US Perception of the Gender Pay Gap in 2021

While there’s a discussion about how wide the gender pay gap currently is, there’s no doubt that it persists in 2021 and more significantly impact women of color. As a society, we still have a long way to go to close the gender pay gap, but knowing how to solve this ongoing problem is more complicated.

According to the most recent survey data from Payscale, in 2021 women still make just $0.82 cents for every dollar men make, meaning the gender pay gap is 18%. More specifically, this figure represents the opportunity pay gap which measures the ratio of women’s to men’s median wages.

How is the gender pay gap perceived?

To gain a clearer understanding of how the pay gap is perceived by Americans today, Resume Genius conducted a 500+-person survey. The survey aimed to uncover views on the gender pay gap, including how it compares to the racial pay gap, whether it’s been affected by COVID-19, attitudes about ways to help encourage equitable pay as well as the future of the pay gap.

In relation to the racial pay gap

When asked whether the gender pay gap or the racial pay gap poses a bigger problem in the United States, 52% of respondents agreed that both are a problem, while 28% said that neither is a problem.

Of the remaining 20% who indicated that one is a bigger problem than the other, 12% chose the gender pay gap and 8% chose the racial pay gap.

Between male and female respondents, women were 6% more likely than men to say that both the gender and racial pay gaps are a problem, while men were slightly more likely to say that neither is a problem.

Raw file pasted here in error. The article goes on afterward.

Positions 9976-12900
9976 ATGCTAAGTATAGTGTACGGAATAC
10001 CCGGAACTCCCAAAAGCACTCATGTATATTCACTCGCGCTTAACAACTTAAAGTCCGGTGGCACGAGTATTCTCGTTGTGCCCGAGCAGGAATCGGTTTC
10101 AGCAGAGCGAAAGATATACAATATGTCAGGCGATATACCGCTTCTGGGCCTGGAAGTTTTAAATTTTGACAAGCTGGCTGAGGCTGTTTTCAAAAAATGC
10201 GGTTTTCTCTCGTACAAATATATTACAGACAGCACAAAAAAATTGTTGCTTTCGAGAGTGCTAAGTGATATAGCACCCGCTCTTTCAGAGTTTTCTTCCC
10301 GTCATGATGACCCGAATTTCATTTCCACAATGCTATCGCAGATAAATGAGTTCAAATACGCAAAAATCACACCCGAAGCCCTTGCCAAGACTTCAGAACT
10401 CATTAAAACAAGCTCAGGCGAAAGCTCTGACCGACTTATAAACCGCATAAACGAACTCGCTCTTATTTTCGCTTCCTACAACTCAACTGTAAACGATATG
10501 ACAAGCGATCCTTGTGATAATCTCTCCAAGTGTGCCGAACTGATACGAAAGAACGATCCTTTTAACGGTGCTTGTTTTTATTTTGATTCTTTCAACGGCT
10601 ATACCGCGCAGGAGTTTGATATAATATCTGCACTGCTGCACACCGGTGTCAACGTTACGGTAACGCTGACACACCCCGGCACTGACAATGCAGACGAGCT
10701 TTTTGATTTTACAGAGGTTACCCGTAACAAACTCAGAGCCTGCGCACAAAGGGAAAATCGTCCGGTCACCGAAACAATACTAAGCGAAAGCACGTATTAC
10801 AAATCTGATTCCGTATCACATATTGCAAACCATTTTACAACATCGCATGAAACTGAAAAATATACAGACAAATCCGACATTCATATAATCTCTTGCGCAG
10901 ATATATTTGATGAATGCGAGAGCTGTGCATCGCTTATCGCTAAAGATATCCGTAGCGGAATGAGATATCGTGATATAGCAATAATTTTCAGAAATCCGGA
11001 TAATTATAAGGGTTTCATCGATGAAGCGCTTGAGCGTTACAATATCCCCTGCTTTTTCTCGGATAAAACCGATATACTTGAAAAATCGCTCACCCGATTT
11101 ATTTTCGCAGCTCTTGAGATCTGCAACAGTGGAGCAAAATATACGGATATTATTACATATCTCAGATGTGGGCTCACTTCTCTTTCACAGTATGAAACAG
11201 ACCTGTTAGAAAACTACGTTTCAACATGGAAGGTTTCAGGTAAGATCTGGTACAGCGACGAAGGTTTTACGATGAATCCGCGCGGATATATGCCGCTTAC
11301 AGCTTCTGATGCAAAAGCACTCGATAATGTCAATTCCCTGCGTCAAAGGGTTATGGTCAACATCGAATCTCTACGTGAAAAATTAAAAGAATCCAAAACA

These results are consistent with Payscale’s findings that while men of color tend to earn less than their white male counterparts, men within each racial group still earn more than the women within the same racial group.

While the racial pay gap is significant, it’s even wider for women of color, with Native American and Hispanic women suffering the largest pay gap.

In relation to COVID-19

When asked whether the economic impact of COVID-19 has contributed to a widening in the gender pay gap, roughly a third of respondents said yes, while the other two-thirds didn’t think it played a significant role.

According to the Institute for Women’s Policy Research, the gender wage gap actually appears to have fallen by 0.7% during COVID-19.

However, this result is deceptive because it reflects the large number of low-wage earning women who dropped out of the workforce during the pandemic, rather than an overall increase in earned wages. Women of color have been the most severely affected, with disproportionately high numbers of unemployment.

While the current perception seems to be mostly that the pandemic hasn’t had a significant impact on the gender wage gap, it could take years to determine the real effects of COVID-19 on women’s wages. Many women have had to prioritize family and child care in the last couple of years, often at the expense of career growth.

What we do know is that employees who leave the workforce for a year or longer make 39% less than their peers who remain at their jobs, and since women are more likely to minimize hours or quit their jobs to take on household responsibilities, they’re also more likely to earn less than their male colleagues in the future.